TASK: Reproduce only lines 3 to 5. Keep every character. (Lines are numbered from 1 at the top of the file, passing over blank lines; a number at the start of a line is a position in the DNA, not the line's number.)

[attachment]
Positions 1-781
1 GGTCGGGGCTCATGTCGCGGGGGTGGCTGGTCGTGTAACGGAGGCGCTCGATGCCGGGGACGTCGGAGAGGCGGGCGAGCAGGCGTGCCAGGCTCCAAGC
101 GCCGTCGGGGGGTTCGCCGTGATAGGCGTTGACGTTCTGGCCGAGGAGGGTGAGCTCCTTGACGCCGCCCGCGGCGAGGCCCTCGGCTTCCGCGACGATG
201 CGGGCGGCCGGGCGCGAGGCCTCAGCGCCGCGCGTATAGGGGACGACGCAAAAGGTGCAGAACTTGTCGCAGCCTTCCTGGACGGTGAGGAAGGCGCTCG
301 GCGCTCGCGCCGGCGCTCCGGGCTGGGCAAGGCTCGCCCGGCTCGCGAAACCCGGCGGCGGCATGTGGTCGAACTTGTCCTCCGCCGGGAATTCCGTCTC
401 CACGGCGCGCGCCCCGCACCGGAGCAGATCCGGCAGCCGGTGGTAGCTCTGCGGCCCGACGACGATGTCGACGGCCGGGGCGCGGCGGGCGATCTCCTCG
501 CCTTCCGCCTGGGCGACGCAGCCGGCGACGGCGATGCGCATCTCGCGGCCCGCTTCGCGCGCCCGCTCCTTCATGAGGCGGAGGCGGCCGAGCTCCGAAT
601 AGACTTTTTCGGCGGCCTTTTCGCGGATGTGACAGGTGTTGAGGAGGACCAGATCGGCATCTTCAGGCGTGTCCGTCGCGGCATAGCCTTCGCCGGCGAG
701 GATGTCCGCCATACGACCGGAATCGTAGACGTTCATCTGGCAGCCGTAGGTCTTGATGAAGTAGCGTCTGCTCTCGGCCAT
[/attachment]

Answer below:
101 GCCGTCGGGGGGTTCGCCGTGATAGGCGTTGACGTTCTGGCCGAGGAGGGTGAGCTCCTTGACGCCGCCCGCGGCGAGGCCCTCGGCTTCCGCGACGATG
201 CGGGCGGCCGGGCGCGAGGCCTCAGCGCCGCGCGTATAGGGGACGACGCAAAAGGTGCAGAACTTGTCGCAGCCTTCCTGGACGGTGAGGAAGGCGCTCG
301 GCGCTCGCGCCGGCGCTCCGGGCTGGGCAAGGCTCGCCCGGCTCGCGAAACCCGGCGGCGGCATGTGGTCGAACTTGTCCTCCGCCGGGAATTCCGTCTC